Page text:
Today it's time to reveal your favourites, fails, hits and misses of the past 12 months in beauty!
The winner of the £50 Cult Beauty voucher is Keylani Deepani, who has been contacted via email and thanks to everyone for taking part! Now, on to the results...
Image via: vogue.co.uk
The Inkey List was voted your favourite affordable skincare brand by quite a margin. They're definitely in the 'single ingredient active' category but they do a lot of education around how to use their products, what the ingredients do and how they do it but they also have a number of more complex formulas that combine different actives. This is the first year of this poll that the Ordinary haven't won!
Check out my reviews of the Inkey List here.
What I think...
I got really into the Inkey List back at the end of 2019 to the start of 2020, and they definitely would've been my favourite this time last year, but more recently I discovered Facetheory. They're a little more expensive but there's usually a discount code floating around (I have one, actually: JASMINETALKSBEAUTY25 for 25% off (not affiliate)) and I think it's worth it for their more complex blended actives. They're like an elevated version of the single-active brands, combining different ingredients for a multi-pronged attack on your skin concerns.
Check out my brand review of Facetheory here.
I'm not surprised this was voted your most annoying trend of 2021: you guys are a smart bunch and see right through the scare-mongering and vague promises of 'clean beauty' and its random demonisation of innocuous ingredients that have been used in cosmetics safely for decades (apparently retinyl palmitate is 'bad' now?!) I'm really glad that my audience have a science-based approach to skincare and assess the benefits and drawbacks of using or not using an ingredient with the evidence we have, cutting right through the marketing nonsense. Close runners up in the vote were exaggerated product claims and celebrity beauty brands so you're all clearly critical thinkers!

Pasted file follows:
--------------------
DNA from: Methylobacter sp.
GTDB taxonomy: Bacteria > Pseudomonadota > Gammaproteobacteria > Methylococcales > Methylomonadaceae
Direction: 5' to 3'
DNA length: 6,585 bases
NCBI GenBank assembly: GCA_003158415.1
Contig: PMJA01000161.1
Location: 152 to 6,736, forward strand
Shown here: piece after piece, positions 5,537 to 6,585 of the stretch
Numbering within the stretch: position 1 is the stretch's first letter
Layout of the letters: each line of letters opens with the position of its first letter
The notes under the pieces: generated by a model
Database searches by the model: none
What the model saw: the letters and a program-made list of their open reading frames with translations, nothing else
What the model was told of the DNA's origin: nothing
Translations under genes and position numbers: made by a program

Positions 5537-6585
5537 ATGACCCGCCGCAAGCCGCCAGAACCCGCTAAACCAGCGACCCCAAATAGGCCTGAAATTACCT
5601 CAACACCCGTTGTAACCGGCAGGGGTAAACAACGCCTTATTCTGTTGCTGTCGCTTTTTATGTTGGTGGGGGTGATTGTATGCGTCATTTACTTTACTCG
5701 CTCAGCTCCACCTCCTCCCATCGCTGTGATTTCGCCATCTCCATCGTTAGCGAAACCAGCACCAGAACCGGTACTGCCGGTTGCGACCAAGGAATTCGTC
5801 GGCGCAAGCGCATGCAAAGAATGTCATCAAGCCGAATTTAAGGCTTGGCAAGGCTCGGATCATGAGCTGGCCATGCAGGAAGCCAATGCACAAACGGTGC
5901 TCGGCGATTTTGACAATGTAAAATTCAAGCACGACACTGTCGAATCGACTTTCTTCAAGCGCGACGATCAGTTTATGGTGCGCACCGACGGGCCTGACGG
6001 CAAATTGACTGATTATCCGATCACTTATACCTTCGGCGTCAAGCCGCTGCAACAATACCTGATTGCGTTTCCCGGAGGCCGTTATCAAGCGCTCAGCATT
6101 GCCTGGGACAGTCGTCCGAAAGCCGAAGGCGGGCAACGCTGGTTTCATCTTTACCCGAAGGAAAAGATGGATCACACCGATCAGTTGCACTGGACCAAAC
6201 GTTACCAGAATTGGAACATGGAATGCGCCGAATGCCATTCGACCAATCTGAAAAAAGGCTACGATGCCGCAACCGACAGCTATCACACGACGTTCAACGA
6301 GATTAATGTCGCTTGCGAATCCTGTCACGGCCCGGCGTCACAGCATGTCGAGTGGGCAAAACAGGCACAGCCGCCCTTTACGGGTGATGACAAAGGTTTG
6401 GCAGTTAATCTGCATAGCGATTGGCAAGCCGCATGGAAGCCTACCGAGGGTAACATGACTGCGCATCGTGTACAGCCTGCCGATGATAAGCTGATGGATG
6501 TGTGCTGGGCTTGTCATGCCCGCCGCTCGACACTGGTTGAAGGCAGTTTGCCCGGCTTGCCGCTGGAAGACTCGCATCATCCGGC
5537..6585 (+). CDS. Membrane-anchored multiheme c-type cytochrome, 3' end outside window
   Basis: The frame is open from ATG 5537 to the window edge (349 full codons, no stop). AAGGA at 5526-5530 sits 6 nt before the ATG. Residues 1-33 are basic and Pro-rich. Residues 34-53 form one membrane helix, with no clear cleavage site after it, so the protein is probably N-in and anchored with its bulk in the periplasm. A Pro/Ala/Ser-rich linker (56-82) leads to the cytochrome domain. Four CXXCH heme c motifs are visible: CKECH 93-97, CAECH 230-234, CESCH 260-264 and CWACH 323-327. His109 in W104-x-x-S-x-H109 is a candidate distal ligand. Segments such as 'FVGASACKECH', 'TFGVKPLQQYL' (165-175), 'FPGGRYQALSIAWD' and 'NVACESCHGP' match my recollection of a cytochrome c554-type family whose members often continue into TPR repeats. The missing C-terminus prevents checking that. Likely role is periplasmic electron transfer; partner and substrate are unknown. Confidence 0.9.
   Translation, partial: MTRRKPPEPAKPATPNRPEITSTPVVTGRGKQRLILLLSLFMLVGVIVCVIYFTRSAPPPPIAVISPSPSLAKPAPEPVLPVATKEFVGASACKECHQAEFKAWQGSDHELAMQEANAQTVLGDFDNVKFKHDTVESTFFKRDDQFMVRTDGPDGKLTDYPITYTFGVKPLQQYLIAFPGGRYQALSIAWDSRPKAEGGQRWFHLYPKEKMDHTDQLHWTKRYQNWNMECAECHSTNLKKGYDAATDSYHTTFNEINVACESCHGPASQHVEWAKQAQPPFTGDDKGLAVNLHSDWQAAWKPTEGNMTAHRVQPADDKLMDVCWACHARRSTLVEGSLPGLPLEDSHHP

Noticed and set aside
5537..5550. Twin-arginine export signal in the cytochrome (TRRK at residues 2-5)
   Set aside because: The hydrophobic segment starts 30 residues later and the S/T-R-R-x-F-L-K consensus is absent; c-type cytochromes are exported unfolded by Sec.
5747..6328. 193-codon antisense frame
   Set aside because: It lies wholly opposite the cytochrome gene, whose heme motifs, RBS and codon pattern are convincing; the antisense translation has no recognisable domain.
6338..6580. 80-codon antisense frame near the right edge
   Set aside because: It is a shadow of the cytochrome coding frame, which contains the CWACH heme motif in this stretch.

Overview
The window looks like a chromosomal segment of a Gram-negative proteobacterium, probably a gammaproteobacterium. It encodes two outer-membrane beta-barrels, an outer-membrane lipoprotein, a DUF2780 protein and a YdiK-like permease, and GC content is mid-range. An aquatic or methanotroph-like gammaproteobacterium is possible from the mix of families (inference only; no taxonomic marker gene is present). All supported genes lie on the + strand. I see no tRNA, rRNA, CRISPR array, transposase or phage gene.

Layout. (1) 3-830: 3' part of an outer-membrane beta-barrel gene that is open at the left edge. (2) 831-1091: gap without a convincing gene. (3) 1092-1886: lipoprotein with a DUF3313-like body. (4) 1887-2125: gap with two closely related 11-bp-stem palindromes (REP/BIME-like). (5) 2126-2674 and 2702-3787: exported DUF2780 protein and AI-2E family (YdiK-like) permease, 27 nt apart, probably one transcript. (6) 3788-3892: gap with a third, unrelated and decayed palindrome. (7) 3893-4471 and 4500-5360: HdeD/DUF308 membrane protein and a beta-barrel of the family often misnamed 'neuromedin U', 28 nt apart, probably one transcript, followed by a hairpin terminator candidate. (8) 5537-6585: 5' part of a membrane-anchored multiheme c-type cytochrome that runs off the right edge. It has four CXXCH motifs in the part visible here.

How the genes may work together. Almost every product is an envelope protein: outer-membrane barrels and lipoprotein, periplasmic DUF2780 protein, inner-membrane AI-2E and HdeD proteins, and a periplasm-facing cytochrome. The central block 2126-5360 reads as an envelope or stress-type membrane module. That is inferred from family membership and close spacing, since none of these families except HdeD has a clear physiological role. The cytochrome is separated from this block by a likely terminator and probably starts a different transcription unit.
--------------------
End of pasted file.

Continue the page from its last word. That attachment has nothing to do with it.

What I think...
I agree with you all on this one. Every time a brand makes a bit performance about their 'non-toxic' formulas, I'm like: 'sorry, are we still doing this?' It's so ridiculous and exhausting, and completely unscientific. I think we need to just realise that, no: cosmetic formulators are not trying to kill you. If there's an ingredient you personally don't get along with then you can avoid it and that's what the INCI List is for, but this wooly undefined 'clean' category is not helpful in getting people to actually think about and research what's in their skincare, it tries to just give people 'good' ingredients and 'bad' ingredients without backing up their claims with studies done in the context of skincare formulation.
Image via: yesstyle.com
You guys voted for CosRX as your favourite K-beauty brand by a mile. Which totally makes sense, as it's become way more accessible here in the UK in the past year or so. Their sunscreen passed its independent testing, they were key in bringing the hydrating benefits of snail mucin to a Western audience and they have some great gentle actives in their line too.
Check out my reviews of CosRX here.